A friend in Washington DC, a high-level Senate staffer who doesn’t wish to be identified, gave us some good advice.
There are two things that all Democrats should be doing all the time right now, and they're by far the most important things.
You should NOT be bothering with online petitions or emailing.
The best thing you can do to be heard and get your congressperson to pay attention is to have face-to-face time. If they have townhalls, go to them. Go to their local offices. If you're in DC, try to find a way to go to an event of theirs.
Go to the "mobile offices" that their staff hold periodically (all these times are located on each congressperson's website). When you go, ask questions. A lot of them. And push for answers. The louder and more vocal and present you can be at those the better.
But those in-person events don't happen every day. So the absolute most important thing that people should be doing every day is calling.
You should try to make six calls a day: two each (their Washington DC office and your local office) to your two senators & your one representative.
The staffer was very clear that any sort of online contact basically gets immediately ignored, and letters pretty much get thrown in the trash -- unless you have a particularly strong emotional story; but even then it's not worth the time it took you to craft that letter.
Calls are what all the congresspeople pay attention to. Every single day, the senior staff and the senator get a report of the three most-called-about topics for that day at each of their offices (in DC and their local offices), and exactly how many people said what about each of those topics. They're also sorted by zip code and area code.
She said that Republican callers generally outnumber Democrat callers 4-1, and when it's a particular issue that single-issue voters pay attention to (like gun control, or Planned Parenthood funding, etc), it's often closer to 11-1, and that has recently pushed Republican congressmen on the fence to vote with the Republicans.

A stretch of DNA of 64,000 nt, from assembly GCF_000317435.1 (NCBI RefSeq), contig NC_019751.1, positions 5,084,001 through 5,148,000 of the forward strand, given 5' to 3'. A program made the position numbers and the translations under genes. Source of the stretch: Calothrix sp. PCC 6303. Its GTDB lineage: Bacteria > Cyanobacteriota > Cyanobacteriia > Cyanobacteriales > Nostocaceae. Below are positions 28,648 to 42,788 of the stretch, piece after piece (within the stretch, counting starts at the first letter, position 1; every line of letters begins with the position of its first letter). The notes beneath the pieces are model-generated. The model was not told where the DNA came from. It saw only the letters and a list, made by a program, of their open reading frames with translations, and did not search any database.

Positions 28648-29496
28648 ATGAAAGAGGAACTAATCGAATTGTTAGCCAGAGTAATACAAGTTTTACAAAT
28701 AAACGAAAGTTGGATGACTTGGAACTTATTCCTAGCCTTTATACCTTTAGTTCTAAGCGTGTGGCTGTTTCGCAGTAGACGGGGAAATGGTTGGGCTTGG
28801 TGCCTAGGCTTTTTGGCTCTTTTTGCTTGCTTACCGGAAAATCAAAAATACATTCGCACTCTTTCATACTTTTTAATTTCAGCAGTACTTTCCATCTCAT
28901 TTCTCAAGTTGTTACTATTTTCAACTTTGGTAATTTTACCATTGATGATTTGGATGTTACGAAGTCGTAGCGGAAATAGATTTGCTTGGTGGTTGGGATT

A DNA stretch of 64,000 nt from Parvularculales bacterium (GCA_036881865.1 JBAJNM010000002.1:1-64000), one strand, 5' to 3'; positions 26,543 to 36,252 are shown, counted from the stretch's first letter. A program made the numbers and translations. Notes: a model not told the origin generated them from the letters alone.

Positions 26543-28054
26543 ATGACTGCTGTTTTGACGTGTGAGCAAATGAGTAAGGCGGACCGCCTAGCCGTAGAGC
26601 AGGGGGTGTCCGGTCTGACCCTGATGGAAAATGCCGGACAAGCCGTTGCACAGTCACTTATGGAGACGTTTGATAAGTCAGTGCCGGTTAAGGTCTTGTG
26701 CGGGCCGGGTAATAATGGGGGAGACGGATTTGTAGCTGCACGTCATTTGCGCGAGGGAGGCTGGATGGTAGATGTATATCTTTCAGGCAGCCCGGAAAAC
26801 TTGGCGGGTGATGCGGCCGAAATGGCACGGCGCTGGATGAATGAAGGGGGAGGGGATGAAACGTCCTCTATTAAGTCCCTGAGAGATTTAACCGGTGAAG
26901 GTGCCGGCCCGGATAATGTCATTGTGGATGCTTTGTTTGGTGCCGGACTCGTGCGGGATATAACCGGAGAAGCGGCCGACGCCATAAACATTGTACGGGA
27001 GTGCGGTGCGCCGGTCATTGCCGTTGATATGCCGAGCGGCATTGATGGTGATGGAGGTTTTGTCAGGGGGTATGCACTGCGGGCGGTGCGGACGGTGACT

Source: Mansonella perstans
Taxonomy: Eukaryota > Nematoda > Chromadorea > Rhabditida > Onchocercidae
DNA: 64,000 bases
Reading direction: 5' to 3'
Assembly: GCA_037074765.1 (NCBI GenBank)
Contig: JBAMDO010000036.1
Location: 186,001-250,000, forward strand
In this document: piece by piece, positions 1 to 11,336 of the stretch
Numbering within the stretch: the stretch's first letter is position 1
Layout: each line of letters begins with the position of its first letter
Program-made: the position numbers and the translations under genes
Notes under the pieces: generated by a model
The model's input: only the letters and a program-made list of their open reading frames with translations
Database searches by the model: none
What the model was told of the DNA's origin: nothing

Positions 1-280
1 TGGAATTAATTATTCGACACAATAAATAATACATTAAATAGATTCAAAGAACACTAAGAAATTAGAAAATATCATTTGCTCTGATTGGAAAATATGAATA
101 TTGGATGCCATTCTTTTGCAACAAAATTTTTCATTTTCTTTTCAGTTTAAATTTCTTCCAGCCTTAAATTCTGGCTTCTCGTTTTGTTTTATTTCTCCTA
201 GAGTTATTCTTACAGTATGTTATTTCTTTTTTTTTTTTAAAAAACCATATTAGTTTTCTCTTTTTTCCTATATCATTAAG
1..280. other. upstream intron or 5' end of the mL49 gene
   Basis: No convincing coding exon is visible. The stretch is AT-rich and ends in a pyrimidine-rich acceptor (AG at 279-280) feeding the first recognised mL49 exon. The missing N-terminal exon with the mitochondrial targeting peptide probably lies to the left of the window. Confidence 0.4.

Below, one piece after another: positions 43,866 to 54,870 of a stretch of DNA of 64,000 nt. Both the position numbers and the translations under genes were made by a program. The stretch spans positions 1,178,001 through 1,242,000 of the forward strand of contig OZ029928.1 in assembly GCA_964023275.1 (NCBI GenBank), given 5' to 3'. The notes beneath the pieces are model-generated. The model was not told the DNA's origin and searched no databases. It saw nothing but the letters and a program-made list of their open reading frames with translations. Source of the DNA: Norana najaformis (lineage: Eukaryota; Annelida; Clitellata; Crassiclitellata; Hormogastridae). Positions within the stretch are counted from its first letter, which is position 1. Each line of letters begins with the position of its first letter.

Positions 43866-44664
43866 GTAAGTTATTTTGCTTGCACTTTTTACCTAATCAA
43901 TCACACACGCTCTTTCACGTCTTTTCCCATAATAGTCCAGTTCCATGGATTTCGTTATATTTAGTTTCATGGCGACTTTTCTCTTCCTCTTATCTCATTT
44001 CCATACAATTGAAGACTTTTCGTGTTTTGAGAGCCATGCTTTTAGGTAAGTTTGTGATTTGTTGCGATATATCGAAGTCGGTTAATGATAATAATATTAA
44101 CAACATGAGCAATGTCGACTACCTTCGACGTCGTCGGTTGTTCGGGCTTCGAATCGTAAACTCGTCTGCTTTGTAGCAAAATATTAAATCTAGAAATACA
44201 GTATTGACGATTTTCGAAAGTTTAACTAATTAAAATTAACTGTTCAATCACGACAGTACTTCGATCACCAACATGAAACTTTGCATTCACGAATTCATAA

In the last eight years, Republicans have called, and Democrats haven't.
So, when you call the DC office, ask for the staff member in charge of whatever you're calling about ("Hi, I'd like to speak with the staffer in charge of healthcare, please"). Local offices won't always have specific ones, but they might. If you get transferred to that person, awesome. If you don't, that's okay - ask for their name, and then just keep talking to whoever answered the phone.
Don't leave a message (unless the office doesn't pick up at all -- then you can...but it's better to talk to the staffer who first answered than leave a message for the specific staffer in charge of your topic).
Give them your zip code. They won't always ask for it, but make sure you give it to them, so they can mark it down. Extra points if you live in a zip code that traditionally votes for them, since they'll want to make sure they get/keep your vote.
If you can make it personal, make it personal. "I voted for you in the last election and I'm worried/happy/whatever" or "I'm a teacher, and I am appalled by Betsy DeVos," or "as a single mother" or "as a white, middle class woman," or whatever.
Pick one or two specific things per day to focus on. Don't go down a whole list -- they're figuring out what 1 or 2 topics to mark you down for on their lists.
Ideally, your topic should be something that will be voted on or taken up in the next few days, but it doesn't really matter. Even if there's not a vote coming up in the next week, call anyway. It's important that they just keep getting calls.
Be clear about what you want: "I'm disappointed that the Senator..." or "I want to thank the Senator for their vote on..." or "I want the Senator to know that voting in that specific way is the wrong decision for our state because..." Don't leave any ambiguity.
They may get to know your voice and get sick of you. It doesn't matter. The people answering the phones generally turn over every six weeks anyway, so even if they're really sick of you, they'll be gone pretty soon.
From experience since the election: If you hate being on the phone and feel awkward (which is a lot of people), don't worry about it. There are a bunch of scripts. Indivisible has some, and there are lots of others floating around. After a few days of calling, it starts to feel a lot more natural.
Put the numbers in your phone, DC office and local office, all under P for Politician: Politician Franken MN; Politician Franken DC; Politician Heitcamp ND, Politician Heitcamp DC; Hoeven ND, Hoeven DC; Kramer ND, Kramer DC; Klobuchar MN, Klobuchar DC; Peterson MN; Peterson DC. That makes it really easy to click down the list each day.
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